Sergei Rachmaninoff at 149

I was going to spend this month writing about, among other things, composer Sergei Rachmaninoff, who was born on April 1, 1873. Then I did the math and realized that a whole month-long focus on Rachmaninoff might be a better idea for next year, Rachmaninoff’s sesquicentennial.

Meantime, I can’t let this great composer’s birth date go unmentioned, so here’s a wonderful performance of his Piano Concerto #2 in C minor, performed by Khatia Buniatishvili and the Filarmonica Teatro Regio Torino, conducted by Gianandrea Noseda. This is one of the finest performances of this work I have heard. Ms. Buniatishvili is an amazing musician. Note her attentiveness to the orchestra during the passages when she is not playing. (The music starts around the 1:45 mark; there’s some introductory stuff.)

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4 Responses to Sergei Rachmaninoff at 149

  1. Roger says:

    And STILL, I have this song stuck in my head:

    • ksedinger says:

      And that’s not the only song that Eric Carmen based on Rachmaninoff! His “Never Gonna Fall In Love Again” borrows melodies from the Second Symphony (which is BELOVED to me). I first heard that song on the Muzak at work, of all places, and I remember just standing someplace in The Store suddenly realizing that I was hearing Rachmaninoff in pop-song form!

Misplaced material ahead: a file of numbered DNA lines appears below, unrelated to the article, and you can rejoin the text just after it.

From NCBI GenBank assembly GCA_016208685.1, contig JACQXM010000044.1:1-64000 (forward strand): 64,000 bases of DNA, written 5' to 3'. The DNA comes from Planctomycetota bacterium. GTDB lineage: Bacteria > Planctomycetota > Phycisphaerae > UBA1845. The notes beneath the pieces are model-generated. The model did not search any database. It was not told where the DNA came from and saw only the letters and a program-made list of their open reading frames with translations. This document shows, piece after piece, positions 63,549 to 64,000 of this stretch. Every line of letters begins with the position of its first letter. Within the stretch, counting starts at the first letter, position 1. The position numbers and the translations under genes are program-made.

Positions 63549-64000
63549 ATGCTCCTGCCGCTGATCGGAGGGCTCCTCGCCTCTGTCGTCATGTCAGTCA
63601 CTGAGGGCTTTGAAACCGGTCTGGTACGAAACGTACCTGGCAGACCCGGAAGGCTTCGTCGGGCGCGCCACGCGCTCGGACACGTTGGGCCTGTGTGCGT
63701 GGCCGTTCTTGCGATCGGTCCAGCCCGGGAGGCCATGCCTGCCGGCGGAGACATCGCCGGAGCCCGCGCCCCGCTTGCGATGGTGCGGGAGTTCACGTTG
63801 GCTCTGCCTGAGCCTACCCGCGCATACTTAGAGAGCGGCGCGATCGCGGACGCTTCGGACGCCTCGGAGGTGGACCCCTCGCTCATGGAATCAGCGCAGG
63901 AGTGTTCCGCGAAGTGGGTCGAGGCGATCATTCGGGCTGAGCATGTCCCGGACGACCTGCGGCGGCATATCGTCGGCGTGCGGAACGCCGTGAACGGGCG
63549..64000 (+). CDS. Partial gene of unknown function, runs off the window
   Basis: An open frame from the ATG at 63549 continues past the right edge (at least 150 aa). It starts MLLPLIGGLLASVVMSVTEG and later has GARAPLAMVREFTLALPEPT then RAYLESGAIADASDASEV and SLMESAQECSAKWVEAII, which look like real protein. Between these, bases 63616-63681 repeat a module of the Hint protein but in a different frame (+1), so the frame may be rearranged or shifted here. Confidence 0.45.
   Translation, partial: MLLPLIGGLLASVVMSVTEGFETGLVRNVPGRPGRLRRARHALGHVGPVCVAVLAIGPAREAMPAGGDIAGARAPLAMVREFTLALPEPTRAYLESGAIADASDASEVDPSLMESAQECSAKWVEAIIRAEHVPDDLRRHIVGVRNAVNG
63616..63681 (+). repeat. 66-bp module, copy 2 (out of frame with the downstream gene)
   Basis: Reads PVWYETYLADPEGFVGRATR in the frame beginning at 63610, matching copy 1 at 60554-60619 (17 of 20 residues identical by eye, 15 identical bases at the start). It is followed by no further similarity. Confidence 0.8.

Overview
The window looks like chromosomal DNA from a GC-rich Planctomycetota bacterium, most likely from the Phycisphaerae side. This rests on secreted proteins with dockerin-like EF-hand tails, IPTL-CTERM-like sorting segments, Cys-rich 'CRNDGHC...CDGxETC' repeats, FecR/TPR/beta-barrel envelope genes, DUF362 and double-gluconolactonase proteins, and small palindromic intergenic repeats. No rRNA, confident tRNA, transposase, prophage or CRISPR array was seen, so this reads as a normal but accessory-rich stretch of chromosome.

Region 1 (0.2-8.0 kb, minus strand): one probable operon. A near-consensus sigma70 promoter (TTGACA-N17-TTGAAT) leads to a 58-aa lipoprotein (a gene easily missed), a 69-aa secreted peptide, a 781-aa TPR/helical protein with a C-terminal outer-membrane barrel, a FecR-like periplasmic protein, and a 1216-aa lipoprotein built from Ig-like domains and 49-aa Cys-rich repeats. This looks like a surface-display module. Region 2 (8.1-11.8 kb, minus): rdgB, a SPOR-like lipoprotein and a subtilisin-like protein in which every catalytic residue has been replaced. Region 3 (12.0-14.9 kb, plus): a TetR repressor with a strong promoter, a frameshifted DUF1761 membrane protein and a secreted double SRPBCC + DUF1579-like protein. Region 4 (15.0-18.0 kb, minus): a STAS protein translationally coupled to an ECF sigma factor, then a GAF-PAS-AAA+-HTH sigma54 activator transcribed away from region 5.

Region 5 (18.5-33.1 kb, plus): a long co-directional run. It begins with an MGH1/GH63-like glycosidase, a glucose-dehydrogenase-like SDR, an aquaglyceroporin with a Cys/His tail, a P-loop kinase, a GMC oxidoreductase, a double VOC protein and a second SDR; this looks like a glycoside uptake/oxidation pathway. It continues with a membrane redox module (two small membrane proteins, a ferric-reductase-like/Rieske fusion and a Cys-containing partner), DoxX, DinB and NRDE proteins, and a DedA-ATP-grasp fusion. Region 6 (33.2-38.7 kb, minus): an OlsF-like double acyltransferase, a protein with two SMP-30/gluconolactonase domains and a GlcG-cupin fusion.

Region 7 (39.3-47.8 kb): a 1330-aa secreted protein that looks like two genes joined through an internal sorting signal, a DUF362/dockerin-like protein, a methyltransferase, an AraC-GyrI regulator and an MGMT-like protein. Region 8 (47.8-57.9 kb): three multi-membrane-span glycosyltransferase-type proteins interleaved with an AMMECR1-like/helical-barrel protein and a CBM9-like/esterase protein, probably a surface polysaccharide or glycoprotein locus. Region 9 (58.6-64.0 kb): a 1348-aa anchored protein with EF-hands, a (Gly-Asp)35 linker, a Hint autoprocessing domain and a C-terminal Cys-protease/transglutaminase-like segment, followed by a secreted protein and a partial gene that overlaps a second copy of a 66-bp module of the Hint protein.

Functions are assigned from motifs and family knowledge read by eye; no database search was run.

2. Roger says:

    I Googled the pianist and came to the first narrative: “Khatia Buniatishvili is a pianist of extremes. She has fantastic fingers, a charismatic stage presence, a warm, glowing tone and strongly expressed ideas. A number of concerto performances on YouTube leave you in no doubt about her phenomenal gifts. But, too often, she makes strange, unsupportable musical decisions..” What? It refers to this link: It’s a review of an album she played on.There is no date of the review, but she looks a bit younger.

    • ksedinger says:

      Well, now I’m going to have to see if I can’t give that album a listen! I looked it up, and that’s her most recent album, released in 2020. She’s only 34 now, so this would have been recorded three years ago, most likely…still young, for a pianist. But it does seem to me that musical trends in classical performance are trending a bit back toward performers taking liberties at their discretion, which maybe flummoxes this reviewer (no idea how old he is). It amuses me that her album includes Cage’s 4’33” !!!

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